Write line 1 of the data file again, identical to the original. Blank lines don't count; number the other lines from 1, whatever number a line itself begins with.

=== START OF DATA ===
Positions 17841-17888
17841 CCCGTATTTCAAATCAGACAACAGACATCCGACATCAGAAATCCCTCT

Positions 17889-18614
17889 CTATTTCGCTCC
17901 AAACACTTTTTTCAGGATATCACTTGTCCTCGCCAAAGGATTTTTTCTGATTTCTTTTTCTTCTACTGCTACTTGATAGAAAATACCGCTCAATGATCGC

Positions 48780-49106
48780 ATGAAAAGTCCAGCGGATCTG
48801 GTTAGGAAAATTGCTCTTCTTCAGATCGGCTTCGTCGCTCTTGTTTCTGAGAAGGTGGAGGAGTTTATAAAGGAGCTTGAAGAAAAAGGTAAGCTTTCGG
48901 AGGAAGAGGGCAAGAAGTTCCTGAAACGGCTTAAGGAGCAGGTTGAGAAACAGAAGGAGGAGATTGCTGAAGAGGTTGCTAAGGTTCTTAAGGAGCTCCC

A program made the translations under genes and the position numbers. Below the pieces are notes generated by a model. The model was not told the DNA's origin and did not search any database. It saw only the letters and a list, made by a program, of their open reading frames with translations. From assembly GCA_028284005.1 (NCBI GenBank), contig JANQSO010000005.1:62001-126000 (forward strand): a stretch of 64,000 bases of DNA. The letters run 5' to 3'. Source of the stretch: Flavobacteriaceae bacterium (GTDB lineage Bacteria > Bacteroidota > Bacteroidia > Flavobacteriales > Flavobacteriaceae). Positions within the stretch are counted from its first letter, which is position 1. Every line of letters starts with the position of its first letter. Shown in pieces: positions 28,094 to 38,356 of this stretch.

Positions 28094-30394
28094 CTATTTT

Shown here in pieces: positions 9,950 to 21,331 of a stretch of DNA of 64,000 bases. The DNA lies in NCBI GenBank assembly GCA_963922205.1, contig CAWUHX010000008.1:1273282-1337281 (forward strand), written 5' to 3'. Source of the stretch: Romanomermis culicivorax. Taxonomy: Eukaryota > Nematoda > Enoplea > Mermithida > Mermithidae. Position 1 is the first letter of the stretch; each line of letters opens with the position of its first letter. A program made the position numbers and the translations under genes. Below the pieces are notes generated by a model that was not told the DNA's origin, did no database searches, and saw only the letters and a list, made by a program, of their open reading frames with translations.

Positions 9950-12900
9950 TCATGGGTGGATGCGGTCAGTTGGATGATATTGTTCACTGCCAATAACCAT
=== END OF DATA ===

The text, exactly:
Positions 17841-17888